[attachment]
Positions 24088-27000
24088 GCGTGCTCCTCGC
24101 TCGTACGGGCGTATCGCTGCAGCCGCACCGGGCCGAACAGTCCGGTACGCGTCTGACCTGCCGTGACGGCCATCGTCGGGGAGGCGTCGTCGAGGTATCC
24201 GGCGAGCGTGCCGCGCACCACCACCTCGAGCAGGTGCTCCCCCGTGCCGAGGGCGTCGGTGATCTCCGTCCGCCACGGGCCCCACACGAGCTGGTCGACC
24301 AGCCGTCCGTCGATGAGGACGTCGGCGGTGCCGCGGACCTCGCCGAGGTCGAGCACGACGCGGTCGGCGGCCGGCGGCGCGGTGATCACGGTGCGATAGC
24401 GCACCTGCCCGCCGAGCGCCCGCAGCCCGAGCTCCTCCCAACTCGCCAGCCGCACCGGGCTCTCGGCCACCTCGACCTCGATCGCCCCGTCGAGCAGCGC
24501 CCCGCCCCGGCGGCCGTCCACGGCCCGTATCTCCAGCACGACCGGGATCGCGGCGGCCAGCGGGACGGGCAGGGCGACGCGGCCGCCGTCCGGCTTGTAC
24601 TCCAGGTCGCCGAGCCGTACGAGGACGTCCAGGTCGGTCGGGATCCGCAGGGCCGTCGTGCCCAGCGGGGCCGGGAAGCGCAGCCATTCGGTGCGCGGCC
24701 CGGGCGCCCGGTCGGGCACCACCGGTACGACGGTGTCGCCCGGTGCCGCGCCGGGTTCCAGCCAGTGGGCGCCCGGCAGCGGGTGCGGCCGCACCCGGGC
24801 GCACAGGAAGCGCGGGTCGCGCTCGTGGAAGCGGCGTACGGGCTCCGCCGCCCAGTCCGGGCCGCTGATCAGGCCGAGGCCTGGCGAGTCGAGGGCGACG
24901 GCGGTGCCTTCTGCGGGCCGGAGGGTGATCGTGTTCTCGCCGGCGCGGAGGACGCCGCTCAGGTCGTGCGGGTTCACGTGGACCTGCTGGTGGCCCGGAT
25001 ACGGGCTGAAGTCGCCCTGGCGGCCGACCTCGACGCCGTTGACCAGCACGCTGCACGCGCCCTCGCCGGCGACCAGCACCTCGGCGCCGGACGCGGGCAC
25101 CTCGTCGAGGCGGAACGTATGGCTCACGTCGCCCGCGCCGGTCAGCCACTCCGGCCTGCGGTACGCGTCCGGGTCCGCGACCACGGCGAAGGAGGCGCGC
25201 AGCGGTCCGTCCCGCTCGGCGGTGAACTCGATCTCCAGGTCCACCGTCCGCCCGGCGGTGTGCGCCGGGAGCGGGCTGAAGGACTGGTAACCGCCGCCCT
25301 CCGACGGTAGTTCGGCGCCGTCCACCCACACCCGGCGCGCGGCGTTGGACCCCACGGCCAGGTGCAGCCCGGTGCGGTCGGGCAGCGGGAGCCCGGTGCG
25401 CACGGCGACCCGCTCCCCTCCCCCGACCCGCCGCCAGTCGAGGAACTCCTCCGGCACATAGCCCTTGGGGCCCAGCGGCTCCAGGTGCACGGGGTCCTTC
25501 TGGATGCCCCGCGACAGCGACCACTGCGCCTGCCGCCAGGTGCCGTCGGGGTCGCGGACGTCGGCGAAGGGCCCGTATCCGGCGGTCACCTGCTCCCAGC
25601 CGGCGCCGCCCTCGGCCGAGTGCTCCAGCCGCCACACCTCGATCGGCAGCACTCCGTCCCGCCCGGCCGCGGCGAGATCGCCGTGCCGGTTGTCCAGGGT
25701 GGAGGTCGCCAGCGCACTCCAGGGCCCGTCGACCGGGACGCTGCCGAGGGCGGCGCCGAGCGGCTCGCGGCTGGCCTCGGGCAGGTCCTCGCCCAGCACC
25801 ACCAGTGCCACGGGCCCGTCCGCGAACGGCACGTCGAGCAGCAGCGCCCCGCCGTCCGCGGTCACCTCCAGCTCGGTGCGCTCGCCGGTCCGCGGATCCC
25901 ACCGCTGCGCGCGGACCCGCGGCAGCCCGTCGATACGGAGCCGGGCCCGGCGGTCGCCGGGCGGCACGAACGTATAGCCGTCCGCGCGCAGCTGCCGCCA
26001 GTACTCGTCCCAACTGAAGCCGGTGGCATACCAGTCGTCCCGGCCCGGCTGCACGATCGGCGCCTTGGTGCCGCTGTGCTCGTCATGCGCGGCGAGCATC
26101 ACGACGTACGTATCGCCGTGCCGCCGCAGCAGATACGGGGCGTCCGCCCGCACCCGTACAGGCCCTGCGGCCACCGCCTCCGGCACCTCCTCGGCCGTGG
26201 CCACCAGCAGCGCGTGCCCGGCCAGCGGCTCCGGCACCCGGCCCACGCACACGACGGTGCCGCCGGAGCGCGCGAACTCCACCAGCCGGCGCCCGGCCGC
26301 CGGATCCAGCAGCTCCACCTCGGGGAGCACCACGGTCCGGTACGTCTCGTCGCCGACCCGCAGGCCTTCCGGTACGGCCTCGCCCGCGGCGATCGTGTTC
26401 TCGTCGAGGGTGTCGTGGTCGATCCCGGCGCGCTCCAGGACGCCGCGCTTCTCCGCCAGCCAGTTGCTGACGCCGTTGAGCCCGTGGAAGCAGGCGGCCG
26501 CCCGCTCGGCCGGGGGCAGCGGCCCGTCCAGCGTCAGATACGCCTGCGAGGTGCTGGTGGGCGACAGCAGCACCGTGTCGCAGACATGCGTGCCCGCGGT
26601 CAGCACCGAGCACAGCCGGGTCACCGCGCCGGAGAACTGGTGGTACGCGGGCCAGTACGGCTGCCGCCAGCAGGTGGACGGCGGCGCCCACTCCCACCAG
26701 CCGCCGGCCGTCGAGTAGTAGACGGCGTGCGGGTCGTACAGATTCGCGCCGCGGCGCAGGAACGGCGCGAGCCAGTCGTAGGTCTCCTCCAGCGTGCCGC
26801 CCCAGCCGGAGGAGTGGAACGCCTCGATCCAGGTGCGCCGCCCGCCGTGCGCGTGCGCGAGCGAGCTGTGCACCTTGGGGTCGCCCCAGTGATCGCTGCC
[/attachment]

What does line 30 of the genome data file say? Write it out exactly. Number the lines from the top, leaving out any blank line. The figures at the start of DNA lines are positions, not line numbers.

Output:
26801 CCCAGCCGGAGGAGTGGAACGCCTCGATCCAGGTGCGCCGCCCGCCGTGCGCGTGCGCGAGCGAGCTGTGCACCTTGGGGTCGCCCCAGTGATCGCTGCC